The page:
Jonathan Haight shows how much of human decision-making is affective: your limbic system decides before you do. The cognitive system struggles to explain what the limbic system has decided for you.

When someone does something aggressive, the sympathetic nervous system activates. You cannot tell the difference between murder and orgasm when looking at the basic brain systems. There is a lot of non-specific activation in arousal. Love and hate are physiologically very, very similar: arousal of the sympathetic nervous system. Elie Wiesel: "The opposite of love is not hate, it's indifference". Many humans can psychopathologically confuse love and hate.

Hormones of Aggression

Why are males generally more aggressive than females? Is testosterone the cause? Testosterone plays the same role in aggression as it does in human sexual behavior. Testosterone is required for the full expression of aggressive behavior, but even after castration aggressive behavior does not go to zero (prior experience also influences the result). Whether adding 10%, 100% or 200% of normal testosterone levels back after castration, aggression returns to normal levels. Testosterone is needed but is neither necessary nor sufficient for aggression. You cannot predict aggressiveness based on testosterone levels. In Rhesus monkeys with a dominance hierarchy 1>2>3>4>5. Pump #3 with testosterone and he becomes more aggressive, but only to #4 and #5. Testosterone exaggerates (modulates or amplifies) the preexisting social structure. Raise testosterone and the amygdala has a lower threshold for activating given a potentially threatening face and at the cellular level it shortens the refractory period after a neuron fires (so that it can fire again more quickly): again, testosterone amplifies the activity.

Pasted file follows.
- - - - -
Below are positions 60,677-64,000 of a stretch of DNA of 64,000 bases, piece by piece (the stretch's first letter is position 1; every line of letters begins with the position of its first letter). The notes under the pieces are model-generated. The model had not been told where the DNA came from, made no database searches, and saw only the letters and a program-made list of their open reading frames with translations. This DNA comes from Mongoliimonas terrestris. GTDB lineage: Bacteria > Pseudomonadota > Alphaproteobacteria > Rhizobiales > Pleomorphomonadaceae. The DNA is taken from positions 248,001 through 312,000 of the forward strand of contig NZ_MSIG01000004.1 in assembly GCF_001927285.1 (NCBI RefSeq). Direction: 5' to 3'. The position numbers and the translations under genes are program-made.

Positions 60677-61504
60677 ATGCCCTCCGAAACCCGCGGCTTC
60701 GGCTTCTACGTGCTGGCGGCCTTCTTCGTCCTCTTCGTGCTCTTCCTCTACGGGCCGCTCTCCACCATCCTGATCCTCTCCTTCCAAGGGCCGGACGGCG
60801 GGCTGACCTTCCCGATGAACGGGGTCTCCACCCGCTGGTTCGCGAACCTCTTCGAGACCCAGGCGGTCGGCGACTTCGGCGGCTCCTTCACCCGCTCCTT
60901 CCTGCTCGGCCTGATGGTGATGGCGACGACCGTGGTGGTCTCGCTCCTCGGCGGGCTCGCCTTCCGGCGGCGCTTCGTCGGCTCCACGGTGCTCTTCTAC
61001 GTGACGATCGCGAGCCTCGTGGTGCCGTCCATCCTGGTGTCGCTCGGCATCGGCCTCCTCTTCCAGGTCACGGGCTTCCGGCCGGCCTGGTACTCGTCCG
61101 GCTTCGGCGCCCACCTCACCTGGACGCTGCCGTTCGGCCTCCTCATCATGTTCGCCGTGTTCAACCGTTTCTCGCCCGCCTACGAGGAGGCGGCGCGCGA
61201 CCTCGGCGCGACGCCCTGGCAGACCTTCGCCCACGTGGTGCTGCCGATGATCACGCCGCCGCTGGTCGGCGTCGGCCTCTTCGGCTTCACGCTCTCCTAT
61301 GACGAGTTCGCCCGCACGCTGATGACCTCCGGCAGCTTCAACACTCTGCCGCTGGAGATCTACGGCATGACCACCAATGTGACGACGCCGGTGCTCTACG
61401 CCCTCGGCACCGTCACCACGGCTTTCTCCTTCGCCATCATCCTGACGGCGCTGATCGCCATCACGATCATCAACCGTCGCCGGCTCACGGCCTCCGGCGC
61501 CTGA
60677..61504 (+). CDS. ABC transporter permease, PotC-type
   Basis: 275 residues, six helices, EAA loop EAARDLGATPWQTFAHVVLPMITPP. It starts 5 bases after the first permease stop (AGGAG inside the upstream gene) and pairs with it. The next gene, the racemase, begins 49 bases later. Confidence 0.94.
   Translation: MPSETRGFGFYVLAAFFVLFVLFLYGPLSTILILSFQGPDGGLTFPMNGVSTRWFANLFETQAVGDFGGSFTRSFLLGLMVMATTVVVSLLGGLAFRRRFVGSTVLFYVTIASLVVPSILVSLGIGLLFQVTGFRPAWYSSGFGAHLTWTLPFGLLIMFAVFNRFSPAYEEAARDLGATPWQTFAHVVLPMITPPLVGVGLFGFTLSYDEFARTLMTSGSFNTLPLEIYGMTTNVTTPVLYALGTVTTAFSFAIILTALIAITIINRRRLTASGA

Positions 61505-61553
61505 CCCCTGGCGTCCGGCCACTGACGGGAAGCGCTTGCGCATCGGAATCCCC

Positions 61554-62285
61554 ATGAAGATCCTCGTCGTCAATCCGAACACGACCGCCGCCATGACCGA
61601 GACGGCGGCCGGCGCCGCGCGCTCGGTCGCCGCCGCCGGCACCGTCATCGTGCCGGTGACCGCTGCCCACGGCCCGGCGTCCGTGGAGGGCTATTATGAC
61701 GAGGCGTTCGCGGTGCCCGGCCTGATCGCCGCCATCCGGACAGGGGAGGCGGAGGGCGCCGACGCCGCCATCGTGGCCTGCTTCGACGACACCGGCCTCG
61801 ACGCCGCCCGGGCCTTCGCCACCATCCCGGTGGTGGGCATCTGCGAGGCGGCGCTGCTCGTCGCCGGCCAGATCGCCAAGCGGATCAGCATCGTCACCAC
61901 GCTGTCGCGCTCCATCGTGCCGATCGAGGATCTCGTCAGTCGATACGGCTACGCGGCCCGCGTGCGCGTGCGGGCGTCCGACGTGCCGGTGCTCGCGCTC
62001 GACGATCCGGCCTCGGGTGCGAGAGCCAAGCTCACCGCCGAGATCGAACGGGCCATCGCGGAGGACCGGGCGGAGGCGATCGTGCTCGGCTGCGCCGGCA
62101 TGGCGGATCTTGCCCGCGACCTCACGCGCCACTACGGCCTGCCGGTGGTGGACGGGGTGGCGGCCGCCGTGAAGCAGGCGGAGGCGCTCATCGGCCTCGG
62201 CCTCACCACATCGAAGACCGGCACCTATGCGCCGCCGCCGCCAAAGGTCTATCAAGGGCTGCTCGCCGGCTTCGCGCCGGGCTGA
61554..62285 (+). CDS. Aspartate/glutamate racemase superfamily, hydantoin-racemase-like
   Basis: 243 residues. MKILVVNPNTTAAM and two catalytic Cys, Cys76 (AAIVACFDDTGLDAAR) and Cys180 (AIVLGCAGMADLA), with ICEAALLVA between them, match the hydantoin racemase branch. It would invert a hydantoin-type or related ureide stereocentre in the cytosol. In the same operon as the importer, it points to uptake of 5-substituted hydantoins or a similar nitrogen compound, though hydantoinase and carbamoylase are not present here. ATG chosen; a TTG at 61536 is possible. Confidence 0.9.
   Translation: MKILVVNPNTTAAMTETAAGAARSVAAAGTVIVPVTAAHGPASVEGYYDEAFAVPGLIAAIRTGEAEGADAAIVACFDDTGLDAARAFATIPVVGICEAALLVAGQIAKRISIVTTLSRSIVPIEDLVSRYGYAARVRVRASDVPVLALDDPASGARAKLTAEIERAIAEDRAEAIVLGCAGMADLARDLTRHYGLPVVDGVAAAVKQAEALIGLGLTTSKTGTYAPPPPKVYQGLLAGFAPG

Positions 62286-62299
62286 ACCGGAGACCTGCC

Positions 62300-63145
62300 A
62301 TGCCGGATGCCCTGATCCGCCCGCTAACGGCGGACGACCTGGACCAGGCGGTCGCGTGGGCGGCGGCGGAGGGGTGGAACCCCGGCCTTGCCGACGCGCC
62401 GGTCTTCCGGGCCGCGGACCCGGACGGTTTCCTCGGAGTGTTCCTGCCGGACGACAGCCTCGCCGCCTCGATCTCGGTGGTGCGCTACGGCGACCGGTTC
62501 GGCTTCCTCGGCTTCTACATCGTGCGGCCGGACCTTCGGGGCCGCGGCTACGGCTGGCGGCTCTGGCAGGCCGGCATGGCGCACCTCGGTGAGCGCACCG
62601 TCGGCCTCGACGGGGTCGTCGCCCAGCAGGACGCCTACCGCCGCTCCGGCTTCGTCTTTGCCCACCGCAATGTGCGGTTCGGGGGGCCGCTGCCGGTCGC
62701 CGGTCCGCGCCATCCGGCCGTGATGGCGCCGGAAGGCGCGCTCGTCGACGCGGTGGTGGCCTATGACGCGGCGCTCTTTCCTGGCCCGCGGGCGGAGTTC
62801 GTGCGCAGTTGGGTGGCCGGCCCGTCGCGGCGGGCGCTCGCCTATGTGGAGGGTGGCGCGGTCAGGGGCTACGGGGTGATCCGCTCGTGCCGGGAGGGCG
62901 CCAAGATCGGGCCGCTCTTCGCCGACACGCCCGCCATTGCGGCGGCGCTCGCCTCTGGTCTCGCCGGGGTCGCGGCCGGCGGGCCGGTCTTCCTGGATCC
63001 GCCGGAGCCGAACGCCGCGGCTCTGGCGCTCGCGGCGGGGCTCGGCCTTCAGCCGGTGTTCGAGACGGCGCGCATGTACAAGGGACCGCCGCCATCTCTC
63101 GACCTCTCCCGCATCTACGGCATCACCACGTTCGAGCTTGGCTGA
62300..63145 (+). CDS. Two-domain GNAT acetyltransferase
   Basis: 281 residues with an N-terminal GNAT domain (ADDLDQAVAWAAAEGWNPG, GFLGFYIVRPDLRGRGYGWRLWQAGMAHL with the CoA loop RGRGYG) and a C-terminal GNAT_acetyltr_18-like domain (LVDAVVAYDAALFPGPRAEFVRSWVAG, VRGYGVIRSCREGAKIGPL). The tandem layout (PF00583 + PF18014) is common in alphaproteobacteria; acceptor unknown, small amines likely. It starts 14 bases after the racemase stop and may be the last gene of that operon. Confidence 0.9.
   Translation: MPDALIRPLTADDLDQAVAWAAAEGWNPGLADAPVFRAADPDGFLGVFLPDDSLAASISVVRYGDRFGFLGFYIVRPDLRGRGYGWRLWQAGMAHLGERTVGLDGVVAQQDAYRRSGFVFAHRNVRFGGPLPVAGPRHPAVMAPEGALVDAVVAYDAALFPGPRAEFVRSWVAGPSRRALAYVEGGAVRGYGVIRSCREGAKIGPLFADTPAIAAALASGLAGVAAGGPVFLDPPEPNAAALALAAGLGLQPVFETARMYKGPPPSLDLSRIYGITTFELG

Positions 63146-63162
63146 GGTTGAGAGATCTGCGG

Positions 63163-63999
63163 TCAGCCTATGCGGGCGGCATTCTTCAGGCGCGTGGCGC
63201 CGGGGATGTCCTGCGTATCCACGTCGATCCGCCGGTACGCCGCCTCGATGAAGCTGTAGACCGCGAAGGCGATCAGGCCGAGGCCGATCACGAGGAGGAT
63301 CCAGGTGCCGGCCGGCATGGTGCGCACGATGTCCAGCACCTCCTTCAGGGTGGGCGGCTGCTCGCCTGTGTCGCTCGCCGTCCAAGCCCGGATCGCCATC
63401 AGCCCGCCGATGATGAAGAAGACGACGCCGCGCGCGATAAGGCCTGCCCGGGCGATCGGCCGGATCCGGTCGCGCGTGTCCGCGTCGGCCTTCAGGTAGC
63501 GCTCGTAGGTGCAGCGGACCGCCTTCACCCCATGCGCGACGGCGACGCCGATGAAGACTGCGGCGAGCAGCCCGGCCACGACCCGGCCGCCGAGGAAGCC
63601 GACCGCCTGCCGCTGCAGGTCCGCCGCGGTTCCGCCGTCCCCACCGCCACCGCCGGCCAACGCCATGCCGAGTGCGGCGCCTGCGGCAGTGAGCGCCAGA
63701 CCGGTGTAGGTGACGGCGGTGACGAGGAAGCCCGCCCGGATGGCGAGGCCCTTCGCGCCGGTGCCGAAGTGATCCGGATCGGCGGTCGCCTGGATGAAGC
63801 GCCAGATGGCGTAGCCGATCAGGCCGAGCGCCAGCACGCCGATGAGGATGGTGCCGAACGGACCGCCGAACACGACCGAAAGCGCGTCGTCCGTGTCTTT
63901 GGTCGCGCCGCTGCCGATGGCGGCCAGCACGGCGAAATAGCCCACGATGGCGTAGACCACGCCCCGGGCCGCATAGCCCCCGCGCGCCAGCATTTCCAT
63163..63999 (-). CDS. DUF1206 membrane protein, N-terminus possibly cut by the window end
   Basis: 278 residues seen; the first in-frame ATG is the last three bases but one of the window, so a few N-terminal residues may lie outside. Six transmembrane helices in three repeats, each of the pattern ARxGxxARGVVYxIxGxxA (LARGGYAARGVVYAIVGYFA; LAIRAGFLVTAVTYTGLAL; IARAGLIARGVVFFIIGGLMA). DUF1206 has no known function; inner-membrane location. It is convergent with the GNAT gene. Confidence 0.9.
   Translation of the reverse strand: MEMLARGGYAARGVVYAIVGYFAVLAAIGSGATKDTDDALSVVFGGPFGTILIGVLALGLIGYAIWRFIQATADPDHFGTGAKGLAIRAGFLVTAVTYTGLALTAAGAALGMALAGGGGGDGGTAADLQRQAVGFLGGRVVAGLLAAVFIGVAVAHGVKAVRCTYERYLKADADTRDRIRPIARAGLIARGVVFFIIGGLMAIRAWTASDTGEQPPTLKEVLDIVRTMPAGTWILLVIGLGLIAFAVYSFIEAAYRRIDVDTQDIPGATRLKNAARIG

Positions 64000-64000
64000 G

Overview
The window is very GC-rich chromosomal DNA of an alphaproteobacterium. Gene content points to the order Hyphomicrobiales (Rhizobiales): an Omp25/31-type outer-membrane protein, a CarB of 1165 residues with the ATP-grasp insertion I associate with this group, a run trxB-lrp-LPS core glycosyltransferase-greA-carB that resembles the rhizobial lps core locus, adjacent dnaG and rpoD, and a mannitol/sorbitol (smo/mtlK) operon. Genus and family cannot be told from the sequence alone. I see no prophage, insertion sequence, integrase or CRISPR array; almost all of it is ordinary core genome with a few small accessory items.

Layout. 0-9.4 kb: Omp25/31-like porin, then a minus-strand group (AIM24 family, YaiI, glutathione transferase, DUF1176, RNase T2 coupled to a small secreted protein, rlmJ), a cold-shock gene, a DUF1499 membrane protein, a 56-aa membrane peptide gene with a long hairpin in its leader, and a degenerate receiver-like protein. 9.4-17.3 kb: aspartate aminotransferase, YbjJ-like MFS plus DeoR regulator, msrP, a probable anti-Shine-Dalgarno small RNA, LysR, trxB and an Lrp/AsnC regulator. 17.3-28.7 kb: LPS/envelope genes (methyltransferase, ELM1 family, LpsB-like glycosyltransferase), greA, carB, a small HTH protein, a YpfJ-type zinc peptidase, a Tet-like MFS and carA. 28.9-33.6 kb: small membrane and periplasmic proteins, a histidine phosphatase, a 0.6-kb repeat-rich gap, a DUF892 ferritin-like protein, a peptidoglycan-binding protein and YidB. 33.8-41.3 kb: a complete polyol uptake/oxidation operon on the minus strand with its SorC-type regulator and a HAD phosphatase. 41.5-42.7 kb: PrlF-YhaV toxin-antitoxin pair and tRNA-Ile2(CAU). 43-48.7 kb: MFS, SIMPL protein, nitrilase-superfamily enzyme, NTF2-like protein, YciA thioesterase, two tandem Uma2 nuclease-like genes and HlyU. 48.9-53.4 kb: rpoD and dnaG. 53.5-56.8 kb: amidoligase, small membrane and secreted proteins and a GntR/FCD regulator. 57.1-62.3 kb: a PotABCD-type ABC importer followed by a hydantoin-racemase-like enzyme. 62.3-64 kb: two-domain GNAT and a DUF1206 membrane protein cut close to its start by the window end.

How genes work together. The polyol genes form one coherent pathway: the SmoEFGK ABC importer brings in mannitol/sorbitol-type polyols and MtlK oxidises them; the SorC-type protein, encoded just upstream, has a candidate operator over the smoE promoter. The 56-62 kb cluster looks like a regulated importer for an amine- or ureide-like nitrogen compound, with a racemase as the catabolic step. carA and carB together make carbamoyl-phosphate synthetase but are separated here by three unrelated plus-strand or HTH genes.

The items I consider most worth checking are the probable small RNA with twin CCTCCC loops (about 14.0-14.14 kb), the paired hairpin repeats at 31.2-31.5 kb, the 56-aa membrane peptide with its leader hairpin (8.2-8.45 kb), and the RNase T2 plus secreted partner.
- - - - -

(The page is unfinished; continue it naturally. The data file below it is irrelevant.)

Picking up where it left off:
Spotted hyenas have female dominance where females are larger, more aggressive, and have higher testosterone levels than males. Female hyenas have an enlarged clitoris the size of a male penis and compacted fat cells that look like a scrotum so you cannot tell males from females. An interesting case of a sex reversal: androgenized females. Hyena feeding order is cubs then females then males (in lions it is males then females then cubs). Masculination of the female genitilia. Generally male dominance displays involve waving their erect penis about. In hyenas, males get erections when they are terrified as a subordination gesture (similarly, low ranking females get clitoral erections). Hyena females are hormonally more male than male hyenas to achieve the sex role reversal in their social structure.
Mark Arnold's profile photoLazăr Lung's profile photoCJ Fearnley's profile photo
Maybe I missed it in Aggression I... Is there a point to this?
Mark, these notes are my attempt to summarize Sapolsky's lecture. The point of the lecture is to detail what is known about the neuroendocrinology of morality, aggression, and empathy. I find Sapolsky fascinating and so I wanted detailed notes that I can search in the future to "remember" which lecture covered which details.
+CJ Fearnley here's a question, perhaps I missed the point: if chimps get 6 M&M's anyway, why should they delay gratification? What's the advantage in going for the one M&M first?
If they reach for the hand with more they receive fewer M&Ms. The experiment shows that your frontal cortex provides gratification postponement preventing you from the decision that looks better (there are more M&Ms in that hand) but will result in less reward in the long run (the rule is you only get 1 M&M if you reach for the hand with 5 M&Ms). I hope that helps. Watch the video to see Sapolsky explain it. My notes are abridged.
Add a comment...